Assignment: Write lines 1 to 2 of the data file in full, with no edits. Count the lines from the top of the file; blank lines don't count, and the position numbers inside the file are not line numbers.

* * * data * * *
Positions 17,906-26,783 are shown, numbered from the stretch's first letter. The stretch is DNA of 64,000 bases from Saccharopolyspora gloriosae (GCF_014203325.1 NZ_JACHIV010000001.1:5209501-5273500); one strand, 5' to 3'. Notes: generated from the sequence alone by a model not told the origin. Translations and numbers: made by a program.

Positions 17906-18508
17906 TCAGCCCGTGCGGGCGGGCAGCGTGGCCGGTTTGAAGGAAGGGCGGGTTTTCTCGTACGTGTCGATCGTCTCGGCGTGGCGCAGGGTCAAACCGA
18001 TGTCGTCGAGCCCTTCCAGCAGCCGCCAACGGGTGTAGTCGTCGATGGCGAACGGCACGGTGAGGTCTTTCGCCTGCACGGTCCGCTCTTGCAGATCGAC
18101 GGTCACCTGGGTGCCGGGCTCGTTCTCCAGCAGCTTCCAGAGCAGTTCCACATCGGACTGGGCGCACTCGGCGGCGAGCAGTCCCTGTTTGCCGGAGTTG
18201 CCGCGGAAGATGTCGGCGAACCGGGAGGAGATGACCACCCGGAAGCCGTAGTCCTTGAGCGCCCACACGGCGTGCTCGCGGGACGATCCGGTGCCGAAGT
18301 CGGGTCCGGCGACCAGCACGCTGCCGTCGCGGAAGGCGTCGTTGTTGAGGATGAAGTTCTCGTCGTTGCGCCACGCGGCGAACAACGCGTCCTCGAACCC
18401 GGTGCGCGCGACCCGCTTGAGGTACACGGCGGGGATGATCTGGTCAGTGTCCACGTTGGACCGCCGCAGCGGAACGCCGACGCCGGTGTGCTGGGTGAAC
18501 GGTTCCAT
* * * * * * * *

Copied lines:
Positions 17,906-26,783 are shown, numbered from the stretch's first letter. The stretch is DNA of 64,000 bases from Saccharopolyspora gloriosae (GCF_014203325.1 NZ_JACHIV010000001.1:5209501-5273500); one strand, 5' to 3'. Notes: generated from the sequence alone by a model not told the origin. Translations and numbers: made by a program.

Positions 17906-18508